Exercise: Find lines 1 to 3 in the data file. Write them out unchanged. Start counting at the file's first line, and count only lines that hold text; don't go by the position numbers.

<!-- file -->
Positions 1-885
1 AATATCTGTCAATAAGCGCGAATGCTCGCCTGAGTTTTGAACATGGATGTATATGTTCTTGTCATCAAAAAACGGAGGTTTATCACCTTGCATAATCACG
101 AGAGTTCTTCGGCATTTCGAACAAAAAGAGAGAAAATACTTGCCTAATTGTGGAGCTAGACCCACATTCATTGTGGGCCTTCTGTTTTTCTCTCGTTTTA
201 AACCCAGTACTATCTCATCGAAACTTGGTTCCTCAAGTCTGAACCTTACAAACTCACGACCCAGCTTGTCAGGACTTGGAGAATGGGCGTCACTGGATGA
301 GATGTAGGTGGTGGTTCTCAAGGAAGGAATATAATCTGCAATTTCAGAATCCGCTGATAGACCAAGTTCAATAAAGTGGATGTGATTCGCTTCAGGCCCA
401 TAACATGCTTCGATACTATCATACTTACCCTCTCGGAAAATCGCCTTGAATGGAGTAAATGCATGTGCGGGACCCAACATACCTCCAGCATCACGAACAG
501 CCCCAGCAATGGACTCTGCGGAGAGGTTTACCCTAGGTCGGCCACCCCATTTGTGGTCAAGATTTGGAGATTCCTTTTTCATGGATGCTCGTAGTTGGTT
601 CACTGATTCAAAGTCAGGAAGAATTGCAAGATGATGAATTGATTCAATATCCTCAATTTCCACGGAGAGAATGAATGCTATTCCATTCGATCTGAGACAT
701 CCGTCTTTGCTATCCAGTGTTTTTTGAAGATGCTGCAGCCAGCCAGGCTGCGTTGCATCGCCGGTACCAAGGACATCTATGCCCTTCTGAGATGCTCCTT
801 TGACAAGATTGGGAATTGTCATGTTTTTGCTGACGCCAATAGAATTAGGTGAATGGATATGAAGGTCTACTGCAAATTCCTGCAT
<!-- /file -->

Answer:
Positions 1-885
1 AATATCTGTCAATAAGCGCGAATGCTCGCCTGAGTTTTGAACATGGATGTATATGTTCTTGTCATCAAAAAACGGAGGTTTATCACCTTGCATAATCACG
101 AGAGTTCTTCGGCATTTCGAACAAAAAGAGAGAAAATACTTGCCTAATTGTGGAGCTAGACCCACATTCATTGTGGGCCTTCTGTTTTTCTCTCGTTTTA